Perhaps lost in the flurry of concern about whether last year's FCAT was scored correctly is commissioner Jeanine Blomberg's comment that folks push to know the results too fast. "One of the things we are talking about is slowing down the reporting process," she told reporters the other day.
What does that mean in terms of getting this year's school grades and adequate yearly progress reports? Perhaps a delay. Yes, schools that perpetually have been in need of improvement might have to wait a bit longer to know whether they face another year of sanctions under No Child Left Behind. And yes, parents and students might not have as much time to sign up for choice, tutoring or other options. But accuracy matters most, DOE spokesman Tom Butler told the Gradebook.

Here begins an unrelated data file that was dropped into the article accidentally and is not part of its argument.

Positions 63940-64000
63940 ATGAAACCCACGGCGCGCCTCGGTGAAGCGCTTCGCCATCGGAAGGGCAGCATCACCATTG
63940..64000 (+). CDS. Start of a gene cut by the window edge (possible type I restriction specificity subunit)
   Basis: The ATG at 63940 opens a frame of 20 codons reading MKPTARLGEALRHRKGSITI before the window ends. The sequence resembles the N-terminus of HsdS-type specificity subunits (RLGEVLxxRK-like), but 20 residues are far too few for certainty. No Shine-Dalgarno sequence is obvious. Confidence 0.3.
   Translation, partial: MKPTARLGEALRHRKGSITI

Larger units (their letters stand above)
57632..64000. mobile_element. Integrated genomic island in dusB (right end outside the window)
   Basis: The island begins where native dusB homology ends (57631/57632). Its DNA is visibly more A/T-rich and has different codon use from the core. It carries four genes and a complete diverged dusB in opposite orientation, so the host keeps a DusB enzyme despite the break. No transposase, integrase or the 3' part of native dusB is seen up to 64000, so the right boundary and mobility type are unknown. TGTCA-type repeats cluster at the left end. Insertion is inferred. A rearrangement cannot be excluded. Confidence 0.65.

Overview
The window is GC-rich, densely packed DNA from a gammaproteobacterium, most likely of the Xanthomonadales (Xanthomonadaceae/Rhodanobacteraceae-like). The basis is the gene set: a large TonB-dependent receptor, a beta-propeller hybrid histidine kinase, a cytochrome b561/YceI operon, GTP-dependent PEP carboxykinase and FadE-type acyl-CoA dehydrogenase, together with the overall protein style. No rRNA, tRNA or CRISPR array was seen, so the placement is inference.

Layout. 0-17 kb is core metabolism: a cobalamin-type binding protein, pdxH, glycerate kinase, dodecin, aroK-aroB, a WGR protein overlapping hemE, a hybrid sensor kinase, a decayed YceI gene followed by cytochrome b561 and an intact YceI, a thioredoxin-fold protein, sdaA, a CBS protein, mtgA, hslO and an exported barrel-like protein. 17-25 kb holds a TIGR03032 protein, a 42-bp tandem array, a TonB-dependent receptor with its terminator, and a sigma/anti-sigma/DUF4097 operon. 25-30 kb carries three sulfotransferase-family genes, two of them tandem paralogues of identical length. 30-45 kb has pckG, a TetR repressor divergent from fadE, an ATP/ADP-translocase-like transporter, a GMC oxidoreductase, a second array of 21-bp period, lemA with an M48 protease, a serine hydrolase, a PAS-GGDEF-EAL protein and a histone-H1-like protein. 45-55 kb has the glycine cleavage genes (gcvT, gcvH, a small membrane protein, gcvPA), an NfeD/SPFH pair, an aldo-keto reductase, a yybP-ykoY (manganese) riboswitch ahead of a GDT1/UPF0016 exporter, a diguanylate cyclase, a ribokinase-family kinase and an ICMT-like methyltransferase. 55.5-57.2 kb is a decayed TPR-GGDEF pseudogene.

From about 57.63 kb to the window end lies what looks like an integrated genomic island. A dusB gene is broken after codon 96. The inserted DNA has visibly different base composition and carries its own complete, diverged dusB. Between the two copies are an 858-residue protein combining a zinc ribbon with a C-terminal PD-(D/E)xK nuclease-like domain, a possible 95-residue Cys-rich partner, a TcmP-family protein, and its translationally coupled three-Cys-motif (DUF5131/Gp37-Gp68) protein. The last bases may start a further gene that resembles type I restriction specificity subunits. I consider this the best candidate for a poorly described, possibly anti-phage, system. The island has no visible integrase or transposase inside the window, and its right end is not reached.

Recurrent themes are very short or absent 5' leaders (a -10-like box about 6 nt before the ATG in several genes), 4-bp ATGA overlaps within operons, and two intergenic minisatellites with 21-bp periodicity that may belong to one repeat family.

"We are trying to target the release as closely to last year's time frame (June 22) as possible," Butler said. "The most important factor in this is that we get the right data. However long it needs to take, the commissioner is going to get that. We know there are a lot of concerned parties out there. But the most important part is the accuracy."